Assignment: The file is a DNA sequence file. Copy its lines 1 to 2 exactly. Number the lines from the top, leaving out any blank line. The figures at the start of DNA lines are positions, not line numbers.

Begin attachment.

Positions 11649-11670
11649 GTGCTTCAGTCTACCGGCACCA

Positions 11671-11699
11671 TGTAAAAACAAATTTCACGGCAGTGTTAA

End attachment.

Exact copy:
Positions 11649-11670
11649 GTGCTTCAGTCTACCGGCACCA